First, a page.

WHAT IS FUNCTIONAL FITNESS TRAINING?
Functional fitness training can be described as any program that includes exercises designed to mimic and/or help you to perform daily tasks or activities safely and efficiently. Examples of these types of tasks or activities include loading and unloading furniture from a truck, or picking your kid up and carrying them up the stairs.
Functional exercises are generally multi-joint movements that involve using both upper and lower body muscle groups simultaneously while engaging the core.
For example, while an exercise like a dumbbell curl ONLY works the bicep and is performed in most cases for aesthetic purposes, an exercise like a dumbbell farmer’s walk trains the body to lift heavy objects properly off the ground, engaging the core, driving through the heels, then moving those heavy objects from point A to point B. Muscles worked: glutes, quads, hamstrings, upper traps, forearms, and core. In addition, it’s not a bad high intensity cardio workout either. In a real world scenario, an exercise such as this is much more likely to transfer over to a common task such as carrying two heavy grocery bags from the store to your car.
SHOULD YOU BE INCORPORATING FUNCTIONAL MOVEMENTS IN YOUR EXERCISE PROGRAM?
Everyone can benefit from performing functional movements. Don’t wait until you slip a disc in your back trying to pick up that 50 pound bag of dog food before you decide it’s time to learn how to deadlift properly. Lower back injuries are the most common, nagging, reoccurring injuries in our society today. In fact, 31 million Americans experience low-back pain at any given time[ref]Jensen M, Brant-Zawadzki M, Obuchowski N, et al. Magnetic Resonance Imaging of the Lumbar Spine in People Without Back Pain. N Engl J Med 1994; 331: 69-116.[/ref]. Experts estimate that as many as 80% of the American population will experience a back injury at some point in their lives[ref]Vallfors B. Acute, Subacute and Chronic Low Back Pain: Clinical Symptoms, Absenteeism and Working Environment. Scan J Rehab Med Suppl 1985; 11: 1-98.[/ref]. Knowing the reasons why people experience these injuries and training your body in ways that will help you to avoid them is something everyone can and should do.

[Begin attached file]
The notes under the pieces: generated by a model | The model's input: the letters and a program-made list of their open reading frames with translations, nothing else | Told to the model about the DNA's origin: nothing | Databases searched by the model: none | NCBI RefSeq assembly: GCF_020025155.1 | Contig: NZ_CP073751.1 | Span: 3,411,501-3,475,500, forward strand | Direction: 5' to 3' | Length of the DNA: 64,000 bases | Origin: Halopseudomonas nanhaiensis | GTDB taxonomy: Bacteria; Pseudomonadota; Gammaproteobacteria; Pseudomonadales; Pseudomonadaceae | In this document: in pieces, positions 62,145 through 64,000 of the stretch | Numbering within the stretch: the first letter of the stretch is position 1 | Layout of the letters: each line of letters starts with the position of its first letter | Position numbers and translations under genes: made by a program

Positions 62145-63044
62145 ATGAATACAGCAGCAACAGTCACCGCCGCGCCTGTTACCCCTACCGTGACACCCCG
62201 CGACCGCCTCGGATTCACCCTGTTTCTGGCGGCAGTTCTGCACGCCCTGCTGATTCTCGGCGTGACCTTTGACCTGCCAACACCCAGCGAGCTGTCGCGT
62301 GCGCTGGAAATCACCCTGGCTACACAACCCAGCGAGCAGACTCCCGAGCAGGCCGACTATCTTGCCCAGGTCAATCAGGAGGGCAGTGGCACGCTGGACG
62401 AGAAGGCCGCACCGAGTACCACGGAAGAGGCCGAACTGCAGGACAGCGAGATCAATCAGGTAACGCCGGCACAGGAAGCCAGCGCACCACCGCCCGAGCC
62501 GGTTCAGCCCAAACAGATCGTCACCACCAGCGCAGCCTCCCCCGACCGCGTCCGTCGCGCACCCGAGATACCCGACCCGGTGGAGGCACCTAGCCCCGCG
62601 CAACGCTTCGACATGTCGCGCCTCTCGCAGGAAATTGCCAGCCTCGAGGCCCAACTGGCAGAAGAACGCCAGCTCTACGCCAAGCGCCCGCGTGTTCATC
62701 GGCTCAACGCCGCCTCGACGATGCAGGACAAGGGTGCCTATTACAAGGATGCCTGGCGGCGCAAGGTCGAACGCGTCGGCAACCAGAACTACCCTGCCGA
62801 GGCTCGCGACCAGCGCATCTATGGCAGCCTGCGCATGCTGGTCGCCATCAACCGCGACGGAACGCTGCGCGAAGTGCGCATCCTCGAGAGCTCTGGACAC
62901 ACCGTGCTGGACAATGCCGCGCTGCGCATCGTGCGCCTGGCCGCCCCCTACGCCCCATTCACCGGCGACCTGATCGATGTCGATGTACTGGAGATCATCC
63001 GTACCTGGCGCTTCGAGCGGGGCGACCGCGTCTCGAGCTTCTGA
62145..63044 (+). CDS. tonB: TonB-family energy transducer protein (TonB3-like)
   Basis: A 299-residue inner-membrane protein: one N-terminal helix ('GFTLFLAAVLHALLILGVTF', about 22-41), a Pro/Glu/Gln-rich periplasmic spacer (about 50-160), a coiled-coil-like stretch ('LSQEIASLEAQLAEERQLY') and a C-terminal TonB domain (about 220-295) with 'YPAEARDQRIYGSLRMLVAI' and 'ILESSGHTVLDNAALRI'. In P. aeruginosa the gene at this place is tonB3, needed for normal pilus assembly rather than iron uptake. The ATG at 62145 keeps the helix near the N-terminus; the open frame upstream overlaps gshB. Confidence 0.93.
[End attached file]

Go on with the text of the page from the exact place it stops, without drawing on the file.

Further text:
If you’re a bodybuilder, does it make sense to perform only functional movements in your routine? No. You’ll most likely be going with a split routine of some sort. However, for most everyone else, whether you’re a stay at home Mom with two kids, or the owner of a refurbished vintage furniture store (had to throw some of my real life client examples in here), you need to know how to properly squat down and pick up your kids or your furniture, then properly lift them up and carry or load them off somewhere.
The answer for 99% of us is yes, at the very least, the two foundational functional movements, the squat and the deadlift, should be incorporated in your program somewhere.
WHAT ARE THE BENEFITS OF FUNCTIONAL FITNESS TRAINING?
- Reduced risk of injury.
- Improved ease of daily tasks.
- Safe, efficient and effective performance of common activities.
- Improved balance, agility, and strength.
- Improved quality of life.
EXAMPLES OF FUNCTIONAL EXERCISES
- Squat, deadlift, lunge (all variations)
- Push-up, pull-up, dip
- Kettlebell swing
- Dumbbell carry
- Medicine ball slam
- Box jumps
- Sled push
- Battle rope
- Core rotation exercises
Yours In Health,
Coach Brian Donovan